You can brew it in your french press first and then quickly clean it before you make the milk but if you have two ways to make coffee I’d do that so that everything stays nice and hot.
Step 2. ⅓-⅕ Fill Your Cup With Coffee
It depends how you like your coffee, half filled gives you more of just a coffee with milk with foam on top while a third feels more like a cappuccino because there’s so much milk in it.
A third is the sweet spot for me but try it out yourself and see what you like, this is just a fun thing more than the absolute best way to enjoy your coffee, a nice treat and a way to show off.
Step 3. Pour Over The Frothed Milk Spooning on the Foam
Lattes and cappuccinos both involve different methods of pouring, but in our case we just pour it in. If you’re filling two cups do some in each as you go so you get the same balance of foam to milk. Then when they’re almost full use a spoon to scrape any of the extra foam onto the top of your mug.
Step 4. Garnish with cocoa
Take a teaspoon of cocoa powder and gently tap the side over your mug for that chocolate finish. It’s what makes it look the best and is certainly the most fun part, it makes it feel like a proper cafe and just sets it off nicely.
Best Coffee For A French Press Cappuccino
You want to make a nice and strong coffee as I’ve said, so you want to make a more concentrated coffee, ideally you’ll use a Moka pot or an Aeropress, these don’t make espresso but you can make a small very strong coffee that’s pretty close.
But the problem with these is that you need to be able to grind your own coffee down to a fine powder, if you don’t have a grinder then you’re going to be stuck.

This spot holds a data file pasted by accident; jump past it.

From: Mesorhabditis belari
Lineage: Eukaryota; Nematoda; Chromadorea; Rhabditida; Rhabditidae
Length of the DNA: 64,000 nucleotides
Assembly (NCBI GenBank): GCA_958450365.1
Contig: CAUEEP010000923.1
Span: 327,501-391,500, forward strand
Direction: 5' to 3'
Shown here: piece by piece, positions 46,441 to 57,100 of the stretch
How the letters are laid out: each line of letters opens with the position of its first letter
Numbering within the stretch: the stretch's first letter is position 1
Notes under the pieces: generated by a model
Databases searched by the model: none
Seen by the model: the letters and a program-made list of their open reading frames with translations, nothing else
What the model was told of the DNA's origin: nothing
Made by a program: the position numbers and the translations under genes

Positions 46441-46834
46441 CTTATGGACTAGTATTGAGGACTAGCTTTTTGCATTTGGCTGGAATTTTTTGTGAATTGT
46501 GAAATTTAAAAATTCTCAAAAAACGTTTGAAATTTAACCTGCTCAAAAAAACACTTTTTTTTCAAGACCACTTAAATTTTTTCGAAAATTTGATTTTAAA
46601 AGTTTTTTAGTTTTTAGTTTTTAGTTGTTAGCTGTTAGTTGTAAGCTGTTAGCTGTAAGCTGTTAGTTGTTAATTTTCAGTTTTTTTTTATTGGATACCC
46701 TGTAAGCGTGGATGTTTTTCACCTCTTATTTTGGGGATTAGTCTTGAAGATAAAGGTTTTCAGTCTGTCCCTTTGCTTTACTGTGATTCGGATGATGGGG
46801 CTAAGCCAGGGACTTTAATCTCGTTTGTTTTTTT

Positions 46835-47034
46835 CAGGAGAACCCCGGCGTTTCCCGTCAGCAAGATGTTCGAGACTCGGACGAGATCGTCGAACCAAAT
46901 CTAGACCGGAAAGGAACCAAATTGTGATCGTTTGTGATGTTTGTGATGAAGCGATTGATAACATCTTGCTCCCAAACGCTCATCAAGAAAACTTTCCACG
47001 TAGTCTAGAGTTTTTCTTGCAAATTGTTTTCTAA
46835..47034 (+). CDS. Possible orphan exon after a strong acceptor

I used pre ground coffee in my drip coffee machine, so keep it strong and keep it with less water.
Can You Foam Non-Dairy Milk in a French Press?
Yes, if you want to use almond milk, oat milk, hemp milk, any milk you want it’s the same process.
But, it doesn’t work quite as well, it’s to do with the fats inside and how they foam, they don’t foam as well as the long and short of it so you can bear this in mind and accept your results will be different.
Why Cappuccinos are Better than Lattes in a French Press
You aren’t actually steaming the milk so the milk made in a French press doesn’t have the same consistency.
But you can make cappuccino because the foam is very similar and this is the essence, you even get the foam mustache after you’ve taken your first mouthful.
But a latte doesn’t have the foam, so if you frothed the milk and poured it in keeping the foam out it tastes slightly thicker than a normal coffee with milk but it’s just not the same. You just feel like you’re drinking a very milky coffee.
But again, it’s not bad considering you’re at home and you don’t need to pay for an expensive machine that actually steams the milk, and I’ve even seen some people make Latte art using a french press so it can be done.
Can you Make Latte Art with A French Press?
You can indeed, but what you need for this is the metal jug you see baristas using, this has a sharper spout than your french press does and it’s that precision pouring you need to make latte art.
It’s easiest to see if you use a latte glass but it’s the exact same process, you froth up your milk using the french press, pour it into the metal jug and then away you go. We hope to get to some latte art content here on the blog so stay tuned.
The key points to this are you want to froth it enough to give you a really creamy coffee and you want to make coffee strong enough that flavor still comes through over the milk.
Also you only want to half fill the French press at most so coffee doesn’t come flying out and end up all over your counter. Because it happens…